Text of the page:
"I don't really care [about the matchup]. I don't really get involved in [who is] the best player in the game," said James, a three-time league MVP. "It doesn't matter to me, really. When I go out on the basketball court each and every night, I want to be the best player in the game. I want to be the best player on that floor, and that's just how I approach the game."
This duel will draw all the headlines no matter how hard James and Durant try to downplay it. They are generally considered the league's best, with James getting by Durant for regular-season most valuable player honors.
The victor here can instantly lay claim to the title of the game's top player while also hoisting the Larry O'Brien Trophy for the first time. James is playing in the Finals for the third time, while Durant is making his debut.
Fans have to go back to the 1992 Finals to see a pair of perimeter players square off for the championship. That was when Michael Jordan led the Chicago Bulls past Clyde Drexler and the Portland Trail Blazers. Before that, it was the Magic Johnson-led Los Angeles Lakers battling Larry Bird's Boston Celtics.
Now, it's the players who go by the nicknames "King James" and "Durantula."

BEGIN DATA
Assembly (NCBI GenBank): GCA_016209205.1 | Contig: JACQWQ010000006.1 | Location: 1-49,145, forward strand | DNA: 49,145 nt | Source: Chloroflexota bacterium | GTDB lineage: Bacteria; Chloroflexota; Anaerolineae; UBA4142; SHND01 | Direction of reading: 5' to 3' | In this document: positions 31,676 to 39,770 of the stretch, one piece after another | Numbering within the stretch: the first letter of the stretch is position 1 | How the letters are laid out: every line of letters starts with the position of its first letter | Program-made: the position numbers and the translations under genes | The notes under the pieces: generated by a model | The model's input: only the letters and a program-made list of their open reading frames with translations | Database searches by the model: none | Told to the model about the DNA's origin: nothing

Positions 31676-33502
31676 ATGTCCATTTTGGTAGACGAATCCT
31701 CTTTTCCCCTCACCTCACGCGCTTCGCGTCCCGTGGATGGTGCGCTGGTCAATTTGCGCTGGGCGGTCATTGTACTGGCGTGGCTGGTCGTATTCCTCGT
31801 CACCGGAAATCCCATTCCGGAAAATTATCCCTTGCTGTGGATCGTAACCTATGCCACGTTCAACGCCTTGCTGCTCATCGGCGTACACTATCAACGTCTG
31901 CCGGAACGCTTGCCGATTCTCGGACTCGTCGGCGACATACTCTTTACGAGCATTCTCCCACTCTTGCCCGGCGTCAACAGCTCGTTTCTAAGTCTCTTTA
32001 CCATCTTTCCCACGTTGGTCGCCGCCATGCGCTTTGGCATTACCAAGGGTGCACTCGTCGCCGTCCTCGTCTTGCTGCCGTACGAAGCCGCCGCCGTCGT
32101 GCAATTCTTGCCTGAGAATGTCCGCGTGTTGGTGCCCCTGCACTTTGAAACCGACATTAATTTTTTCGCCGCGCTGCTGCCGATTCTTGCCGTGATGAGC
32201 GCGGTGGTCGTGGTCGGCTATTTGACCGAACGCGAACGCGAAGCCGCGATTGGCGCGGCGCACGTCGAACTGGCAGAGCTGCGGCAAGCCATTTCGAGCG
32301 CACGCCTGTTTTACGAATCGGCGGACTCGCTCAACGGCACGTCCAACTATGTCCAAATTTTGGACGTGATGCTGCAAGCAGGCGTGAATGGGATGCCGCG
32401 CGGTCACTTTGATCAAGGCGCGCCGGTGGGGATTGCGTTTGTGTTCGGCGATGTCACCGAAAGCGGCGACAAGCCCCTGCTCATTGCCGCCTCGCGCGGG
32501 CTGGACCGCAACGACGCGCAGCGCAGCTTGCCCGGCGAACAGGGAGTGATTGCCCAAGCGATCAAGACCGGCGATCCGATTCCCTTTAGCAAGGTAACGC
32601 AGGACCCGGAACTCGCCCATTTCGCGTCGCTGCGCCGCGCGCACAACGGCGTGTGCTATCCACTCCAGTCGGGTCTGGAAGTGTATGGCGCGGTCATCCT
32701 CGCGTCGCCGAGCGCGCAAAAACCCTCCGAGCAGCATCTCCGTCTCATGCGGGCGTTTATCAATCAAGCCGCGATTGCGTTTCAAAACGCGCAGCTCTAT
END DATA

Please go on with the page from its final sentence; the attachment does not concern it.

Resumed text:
"I'm hyped to see that matchup," Thunder center Kendrick Perkins said. "Both of them are unbelievable talents, both are playing the same position going head up."
The beauty of it is James and Durant have been close acquaintances for the past several years, a friendship that started when Durant was in high school. They held workouts together in James' hometown of Akron, Ohio, and competed in a flag football game during the lockout that was broadcast live on the Internet.
"I always lent my hand out to guide him if he needed it, to help him, to mentor him if he needed it through anything," James said. "Our relationship is really good. Our relationship is going to continue to grow, and I'm happy to be in this position where I can compete against him."